Tumor-promoting phorbol esters and activated Ras inactivate the tuberous sclerosis tumor suppressor complex via p90 ribosomal S6 kinase.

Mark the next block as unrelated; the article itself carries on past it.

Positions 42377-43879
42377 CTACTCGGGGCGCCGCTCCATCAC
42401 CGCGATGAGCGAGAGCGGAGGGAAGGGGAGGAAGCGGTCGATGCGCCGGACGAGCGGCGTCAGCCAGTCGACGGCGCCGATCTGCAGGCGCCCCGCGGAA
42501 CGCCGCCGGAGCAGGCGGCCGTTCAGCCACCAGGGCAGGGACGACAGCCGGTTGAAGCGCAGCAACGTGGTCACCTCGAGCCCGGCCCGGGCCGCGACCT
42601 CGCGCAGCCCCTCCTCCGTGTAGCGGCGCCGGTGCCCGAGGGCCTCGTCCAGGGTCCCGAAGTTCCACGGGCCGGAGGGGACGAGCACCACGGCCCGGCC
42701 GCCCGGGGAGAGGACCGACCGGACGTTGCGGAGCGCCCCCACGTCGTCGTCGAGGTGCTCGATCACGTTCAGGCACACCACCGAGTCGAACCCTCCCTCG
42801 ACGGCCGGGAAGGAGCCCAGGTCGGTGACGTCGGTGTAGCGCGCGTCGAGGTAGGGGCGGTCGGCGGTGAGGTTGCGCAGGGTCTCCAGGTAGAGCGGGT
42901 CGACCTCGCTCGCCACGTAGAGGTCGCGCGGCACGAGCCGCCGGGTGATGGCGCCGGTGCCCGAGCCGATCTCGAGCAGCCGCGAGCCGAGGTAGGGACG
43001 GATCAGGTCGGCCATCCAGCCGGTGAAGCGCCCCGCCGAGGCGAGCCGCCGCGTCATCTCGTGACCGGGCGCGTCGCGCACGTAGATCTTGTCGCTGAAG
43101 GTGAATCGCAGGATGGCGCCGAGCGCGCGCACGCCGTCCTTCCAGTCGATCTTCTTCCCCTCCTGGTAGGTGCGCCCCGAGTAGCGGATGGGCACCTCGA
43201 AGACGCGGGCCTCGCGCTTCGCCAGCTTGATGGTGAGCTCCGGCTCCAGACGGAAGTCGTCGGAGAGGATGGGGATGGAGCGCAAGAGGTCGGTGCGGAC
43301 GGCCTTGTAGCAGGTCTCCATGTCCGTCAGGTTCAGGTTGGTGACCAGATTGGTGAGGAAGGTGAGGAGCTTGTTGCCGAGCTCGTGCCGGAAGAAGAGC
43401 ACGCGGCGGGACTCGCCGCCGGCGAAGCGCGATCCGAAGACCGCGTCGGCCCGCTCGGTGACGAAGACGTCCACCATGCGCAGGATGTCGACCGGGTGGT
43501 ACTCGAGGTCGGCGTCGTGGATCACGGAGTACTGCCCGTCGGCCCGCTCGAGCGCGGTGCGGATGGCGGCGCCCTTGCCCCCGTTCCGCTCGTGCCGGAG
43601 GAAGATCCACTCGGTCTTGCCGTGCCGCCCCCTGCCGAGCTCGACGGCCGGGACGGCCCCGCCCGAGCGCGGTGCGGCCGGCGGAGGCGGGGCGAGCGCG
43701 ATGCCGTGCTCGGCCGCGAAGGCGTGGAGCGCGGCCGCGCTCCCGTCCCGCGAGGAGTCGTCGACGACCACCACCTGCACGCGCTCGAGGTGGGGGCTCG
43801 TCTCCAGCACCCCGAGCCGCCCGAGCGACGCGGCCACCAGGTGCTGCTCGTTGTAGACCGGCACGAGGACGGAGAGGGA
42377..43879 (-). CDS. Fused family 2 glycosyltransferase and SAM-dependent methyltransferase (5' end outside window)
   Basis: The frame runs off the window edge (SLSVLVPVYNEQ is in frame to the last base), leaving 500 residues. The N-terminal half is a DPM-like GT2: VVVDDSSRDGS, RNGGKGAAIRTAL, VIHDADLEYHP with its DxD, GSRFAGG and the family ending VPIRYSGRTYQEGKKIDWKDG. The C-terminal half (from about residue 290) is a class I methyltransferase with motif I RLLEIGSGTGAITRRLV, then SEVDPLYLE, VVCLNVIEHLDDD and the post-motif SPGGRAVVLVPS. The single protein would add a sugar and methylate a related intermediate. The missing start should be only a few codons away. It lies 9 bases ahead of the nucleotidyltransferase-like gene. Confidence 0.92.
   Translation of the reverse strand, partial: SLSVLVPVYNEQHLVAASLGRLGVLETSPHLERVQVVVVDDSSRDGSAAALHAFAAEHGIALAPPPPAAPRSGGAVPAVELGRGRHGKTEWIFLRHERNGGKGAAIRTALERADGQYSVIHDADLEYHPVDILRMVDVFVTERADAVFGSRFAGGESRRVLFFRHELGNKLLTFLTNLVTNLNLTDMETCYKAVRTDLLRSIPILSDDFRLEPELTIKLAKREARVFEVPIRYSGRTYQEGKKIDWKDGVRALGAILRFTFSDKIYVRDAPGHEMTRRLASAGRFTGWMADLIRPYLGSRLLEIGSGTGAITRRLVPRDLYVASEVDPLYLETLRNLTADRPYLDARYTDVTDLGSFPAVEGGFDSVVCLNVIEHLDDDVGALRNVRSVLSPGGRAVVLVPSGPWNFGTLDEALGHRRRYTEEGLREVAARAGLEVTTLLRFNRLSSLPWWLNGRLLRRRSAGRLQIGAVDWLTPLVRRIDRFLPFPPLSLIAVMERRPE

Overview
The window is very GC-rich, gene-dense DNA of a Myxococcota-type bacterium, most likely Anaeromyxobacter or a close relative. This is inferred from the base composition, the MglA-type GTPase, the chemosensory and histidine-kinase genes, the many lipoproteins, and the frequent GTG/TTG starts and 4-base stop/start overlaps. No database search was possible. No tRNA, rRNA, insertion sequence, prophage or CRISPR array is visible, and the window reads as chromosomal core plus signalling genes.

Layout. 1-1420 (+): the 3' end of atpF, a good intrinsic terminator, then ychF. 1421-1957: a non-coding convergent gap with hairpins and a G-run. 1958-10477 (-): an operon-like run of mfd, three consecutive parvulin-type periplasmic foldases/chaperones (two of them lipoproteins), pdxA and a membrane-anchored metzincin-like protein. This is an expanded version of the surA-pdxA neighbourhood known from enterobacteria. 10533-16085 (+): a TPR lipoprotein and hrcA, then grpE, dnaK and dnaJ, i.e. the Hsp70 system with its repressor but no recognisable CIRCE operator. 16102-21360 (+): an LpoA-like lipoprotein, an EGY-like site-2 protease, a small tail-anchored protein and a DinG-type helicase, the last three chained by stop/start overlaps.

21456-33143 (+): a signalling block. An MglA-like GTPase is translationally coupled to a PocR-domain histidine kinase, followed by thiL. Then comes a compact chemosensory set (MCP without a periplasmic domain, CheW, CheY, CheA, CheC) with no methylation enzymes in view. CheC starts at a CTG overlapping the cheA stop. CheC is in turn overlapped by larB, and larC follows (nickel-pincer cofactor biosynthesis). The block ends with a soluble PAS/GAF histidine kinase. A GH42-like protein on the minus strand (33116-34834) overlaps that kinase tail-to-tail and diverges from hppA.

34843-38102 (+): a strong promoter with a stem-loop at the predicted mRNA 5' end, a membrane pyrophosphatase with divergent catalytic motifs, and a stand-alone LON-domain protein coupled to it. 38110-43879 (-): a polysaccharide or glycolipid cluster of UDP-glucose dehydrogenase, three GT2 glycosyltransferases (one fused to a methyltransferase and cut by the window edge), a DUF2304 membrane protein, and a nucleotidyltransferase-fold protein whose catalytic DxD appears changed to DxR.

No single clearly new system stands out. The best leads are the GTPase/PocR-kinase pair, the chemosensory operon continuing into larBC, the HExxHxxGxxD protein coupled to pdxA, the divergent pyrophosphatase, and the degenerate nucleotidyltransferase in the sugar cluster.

Tuberous sclerosis complex (TSC) is a genetic disorder caused by mutations in either of the two tumor suppressor genes TSC1 or TSC2, which encode hamartin and tuberin, respectively. Tuberin and hamartin form a complex that inhibits signaling by the mammalian target of rapamycin (mTOR), a critical nutrient sensor and regulator of cell growth and proliferation. Phosphatidylinositol 3-kinase (PI3K) inactivates the tumor suppressor complex and enhances mTOR signaling by means of phosphorylation of tuberin by Akt. Importantly, cellular transformation mediated by phorbol esters and Ras isoforms that poorly activate PI3K promote tumorigenesis in the absence of Akt activation. In this study, we show that phorbol esters and activated Ras also induce the phosphorylation of tuberin and collaborates with the nutrient-sensing pathway to regulate mTOR effectors, such as p70 ribosomal S6 kinase 1 (S6K1). The mitogen-activated protein kinase (MAPK)-activated kinase, p90 ribosomal S6 kinase (RSK) 1, was found to interact with and phosphorylate tuberin at a regulatory site, Ser-1798, located at the evolutionarily conserved C terminus of tuberin. RSK1 phosphorylation of Ser-1798 inhibits the tumor suppressor function of the tuberin/hamartin complex, resulting in increased mTOR signaling to S6K1. Together, our data unveil a regulatory mechanism by which the Ras/MAPK and PI3K pathways converge on the tumor suppressor tuberin to inhibit its function.